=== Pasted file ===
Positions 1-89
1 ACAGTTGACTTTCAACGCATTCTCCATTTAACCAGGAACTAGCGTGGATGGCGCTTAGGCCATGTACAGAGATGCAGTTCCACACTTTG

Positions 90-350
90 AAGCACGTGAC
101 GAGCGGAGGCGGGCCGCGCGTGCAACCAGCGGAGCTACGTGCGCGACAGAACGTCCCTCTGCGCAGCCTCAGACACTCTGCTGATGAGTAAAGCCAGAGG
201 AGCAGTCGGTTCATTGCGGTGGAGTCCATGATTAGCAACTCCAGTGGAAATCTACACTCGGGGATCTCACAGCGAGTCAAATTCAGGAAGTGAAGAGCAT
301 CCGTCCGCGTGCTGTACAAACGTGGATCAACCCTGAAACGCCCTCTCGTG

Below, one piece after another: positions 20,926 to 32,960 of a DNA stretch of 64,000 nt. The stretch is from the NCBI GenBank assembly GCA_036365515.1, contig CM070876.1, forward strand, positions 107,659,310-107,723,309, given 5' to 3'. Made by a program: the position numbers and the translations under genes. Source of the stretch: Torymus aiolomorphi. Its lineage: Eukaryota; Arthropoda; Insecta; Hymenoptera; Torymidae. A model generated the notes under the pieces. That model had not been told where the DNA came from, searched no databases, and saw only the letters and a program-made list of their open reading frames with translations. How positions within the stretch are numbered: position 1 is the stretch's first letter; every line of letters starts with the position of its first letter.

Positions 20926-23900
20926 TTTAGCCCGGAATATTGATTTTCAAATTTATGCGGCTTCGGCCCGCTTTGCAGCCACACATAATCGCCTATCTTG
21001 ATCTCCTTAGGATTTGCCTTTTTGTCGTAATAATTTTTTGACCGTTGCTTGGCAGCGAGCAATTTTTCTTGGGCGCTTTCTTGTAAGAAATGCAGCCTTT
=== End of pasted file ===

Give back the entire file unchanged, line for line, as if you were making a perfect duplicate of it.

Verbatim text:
Positions 1-89
1 ACAGTTGACTTTCAACGCATTCTCCATTTAACCAGGAACTAGCGTGGATGGCGCTTAGGCCATGTACAGAGATGCAGTTCCACACTTTG

Positions 90-350
90 AAGCACGTGAC
101 GAGCGGAGGCGGGCCGCGCGTGCAACCAGCGGAGCTACGTGCGCGACAGAACGTCCCTCTGCGCAGCCTCAGACACTCTGCTGATGAGTAAAGCCAGAGG
201 AGCAGTCGGTTCATTGCGGTGGAGTCCATGATTAGCAACTCCAGTGGAAATCTACACTCGGGGATCTCACAGCGAGTCAAATTCAGGAAGTGAAGAGCAT
301 CCGTCCGCGTGCTGTACAAACGTGGATCAACCCTGAAACGCCCTCTCGTG

Below, one piece after another: positions 20,926 to 32,960 of a DNA stretch of 64,000 nt. The stretch is from the NCBI GenBank assembly GCA_036365515.1, contig CM070876.1, forward strand, positions 107,659,310-107,723,309, given 5' to 3'. Made by a program: the position numbers and the translations under genes. Source of the stretch: Torymus aiolomorphi. Its lineage: Eukaryota; Arthropoda; Insecta; Hymenoptera; Torymidae. A model generated the notes under the pieces. That model had not been told where the DNA came from, searched no databases, and saw only the letters and a program-made list of their open reading frames with translations. How positions within the stretch are numbered: position 1 is the stretch's first letter; every line of letters starts with the position of its first letter.

Positions 20926-23900
20926 TTTAGCCCGGAATATTGATTTTCAAATTTATGCGGCTTCGGCCCGCTTTGCAGCCACACATAATCGCCTATCTTG
21001 ATCTCCTTAGGATTTGCCTTTTTGTCGTAATAATTTTTTGACCGTTGCTTGGCAGCGAGCAATTTTTCTTGGGCGCTTTCTTGTAAGAAATGCAGCCTTT